Kimchi Salad

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Please don’t judge me, but this is a shortcut salad, meaning that it utilizes pre-made ingredients. That’s how it was taught to me though, and I’ve found that there are no whole ingredients that produce the same flavor in the final product. I first tried this kimchi salad at a Guamanian party, and I was hooked. Spicy, salty, sour and a little bit sweet, this salad incorporates all of my favorite flavors.

A little research revealed that this salad first became popular in Guam in the 1990s, as Guam’s Japanese and Korean communities introduced little bottles of kimchi base into the local cuisine. This salad is really easy to make but it needs a few hours to sit and let the flavors develop. Make sure its covered tightly as it develops a strong aroma.

Kimchi Salad

Ingredients:

2 Japanese or Persian cucumbers, thinly sliced into 2-inch matchsticks
1 large mango, thinly sliced into 2-inch matchsticks
1 6-inch piece of daikon radish, thinly sliced into 2-inch matchsticks
1/2 jar of kimchi concentrated base (about 1/3 cup)
1/3 cup rice vinegar

1. Add all the ingredients to a large glass or ceramic bowl and mix well. Cover tightly and refrigerate for at least 2 hours before serving.

Sunomono Salad

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“Sunomono” translates loosely as “vinegared things” in Japanese, and over the years I’ve tried a number of recipes to recreate restaurant-style cucumber sunomono at home. After several renditions, I’ve finally come up with my favorite version, which includes the addition of radish sprouts (not pictured but adds a really nice layer of texture and subtle flavor).

I’ve been making this salad a lot lately as the weather is finally warming up in the Bay Area, and we’re enjoying our “summer” as fall approaches.

Sunomono Salad

Ingredients:

2 ounces dried wakame seaweed, soaked in cold water for 5 minutes
2 Japanese or Persian cucumbers, thinly sliced
1 bunch radish sprouts, cut in half
4 tablespoons rice vinegar
4 tablespoons dashi broth
3 tablespoons soy sauce
1 tablespoon mirin

1. Lightly squeeze excess water from the wakame and roughly cut into bite-size pieces.

2. Mix the rice vinegar, dashi, soy sauce, and mirin in a small saucepan and bring to a simmer to evaporate the alcohol and sharpness of the vinegar. Immediately remove from heat and cool to room temperature.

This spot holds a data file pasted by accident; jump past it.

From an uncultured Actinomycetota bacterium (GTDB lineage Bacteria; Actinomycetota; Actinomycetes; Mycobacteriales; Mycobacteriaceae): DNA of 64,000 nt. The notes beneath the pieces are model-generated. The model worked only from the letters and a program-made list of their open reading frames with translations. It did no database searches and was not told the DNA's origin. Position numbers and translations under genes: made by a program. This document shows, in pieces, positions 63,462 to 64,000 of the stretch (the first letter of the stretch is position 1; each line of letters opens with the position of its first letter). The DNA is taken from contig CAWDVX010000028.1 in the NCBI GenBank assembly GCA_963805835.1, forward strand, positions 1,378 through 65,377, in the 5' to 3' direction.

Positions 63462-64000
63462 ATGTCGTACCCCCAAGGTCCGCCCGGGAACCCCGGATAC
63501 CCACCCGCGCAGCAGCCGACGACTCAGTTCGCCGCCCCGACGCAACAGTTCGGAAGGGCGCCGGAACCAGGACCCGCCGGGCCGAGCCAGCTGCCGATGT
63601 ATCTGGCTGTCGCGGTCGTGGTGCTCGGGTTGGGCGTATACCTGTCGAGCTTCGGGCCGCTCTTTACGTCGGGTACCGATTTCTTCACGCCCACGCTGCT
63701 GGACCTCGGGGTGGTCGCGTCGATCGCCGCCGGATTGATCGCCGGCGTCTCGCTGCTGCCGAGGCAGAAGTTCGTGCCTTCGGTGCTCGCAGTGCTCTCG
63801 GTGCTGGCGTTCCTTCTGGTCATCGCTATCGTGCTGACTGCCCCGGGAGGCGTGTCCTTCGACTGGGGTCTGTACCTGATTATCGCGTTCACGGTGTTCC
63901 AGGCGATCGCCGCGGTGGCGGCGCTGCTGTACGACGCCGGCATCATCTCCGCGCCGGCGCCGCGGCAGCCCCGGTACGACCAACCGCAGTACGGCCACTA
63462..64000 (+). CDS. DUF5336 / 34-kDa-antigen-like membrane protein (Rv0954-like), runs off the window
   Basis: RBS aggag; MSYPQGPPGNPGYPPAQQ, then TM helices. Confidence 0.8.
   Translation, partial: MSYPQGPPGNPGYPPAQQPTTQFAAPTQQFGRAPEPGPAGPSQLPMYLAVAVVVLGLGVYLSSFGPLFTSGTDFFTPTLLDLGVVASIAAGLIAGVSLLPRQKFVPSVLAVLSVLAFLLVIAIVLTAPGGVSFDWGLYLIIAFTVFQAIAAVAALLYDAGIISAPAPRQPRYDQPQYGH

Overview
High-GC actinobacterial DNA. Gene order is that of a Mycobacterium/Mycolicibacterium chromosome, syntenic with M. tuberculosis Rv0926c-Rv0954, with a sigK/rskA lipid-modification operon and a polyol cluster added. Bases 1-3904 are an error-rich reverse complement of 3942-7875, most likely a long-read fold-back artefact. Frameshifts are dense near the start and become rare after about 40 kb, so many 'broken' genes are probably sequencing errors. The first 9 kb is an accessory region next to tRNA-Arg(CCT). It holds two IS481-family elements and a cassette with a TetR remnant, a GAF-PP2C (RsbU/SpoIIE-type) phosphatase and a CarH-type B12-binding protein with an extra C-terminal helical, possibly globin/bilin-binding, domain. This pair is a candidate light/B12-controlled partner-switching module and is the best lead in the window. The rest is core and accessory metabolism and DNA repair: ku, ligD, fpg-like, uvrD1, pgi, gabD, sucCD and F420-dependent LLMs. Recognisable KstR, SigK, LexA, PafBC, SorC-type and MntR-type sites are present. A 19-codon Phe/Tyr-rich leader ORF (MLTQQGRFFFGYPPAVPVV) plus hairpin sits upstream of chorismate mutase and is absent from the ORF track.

3. Arrange the wakame in a serving bowl and garnish with the cucumber and daikon sprouts. Pour dressing over and serve.

Greek Salad

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Greek salad is so basic that I almost decided not to write about it. There are enough variations on this classic salad though that it warrants a post, and this one is my version.

I like my salads acidic, so I’ve upped the lemon content, and thrown in a few extra pepperoncinis and capers for good measure. Although I question the Greek authenticity of this salad, it’s become one of my favorites.

Greek Salad

Ingredients:

2 tablespoons extra-virgin olive oil
3 tablespoons lemon juice (preferably from Meyer lemons)
1 teaspoon dried oregano
salt and pepper
2 tomatoes, cut into 1/2-inch dice
1/2 red onion, chopped
1 cucumber, peeled, halved and cut into 1/2-inch dice
12 Kalamata olives, pitted and halved
6 pepperoncini, thinly sliced
2 tablespoons drained capers
1 cup crumbled feta cheese

1. In a large serving bowl, whisk the olive oil with the oregano and lemon juice; season with salt and pepper.

2. Add the tomatoes, red onion, cucumber, olives, pepperoncini, capers and feta and toss.

Chinese Chicken Salad

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I know, I know. Chinese chicken salad is about as unauthentic as an ethnic dish can get. Even though it’s been done time and time again, this version that I adapted from Martin Yan’s Chinatown Cooking has become one of my favorite recipes. It’s healthy, fresh and most importantly, delicious. I usually make a double batch and store the dressing separately so that I can have leftovers the next day. Don’t be deterred by the long ingredient list; it’s actually very straightforward to make.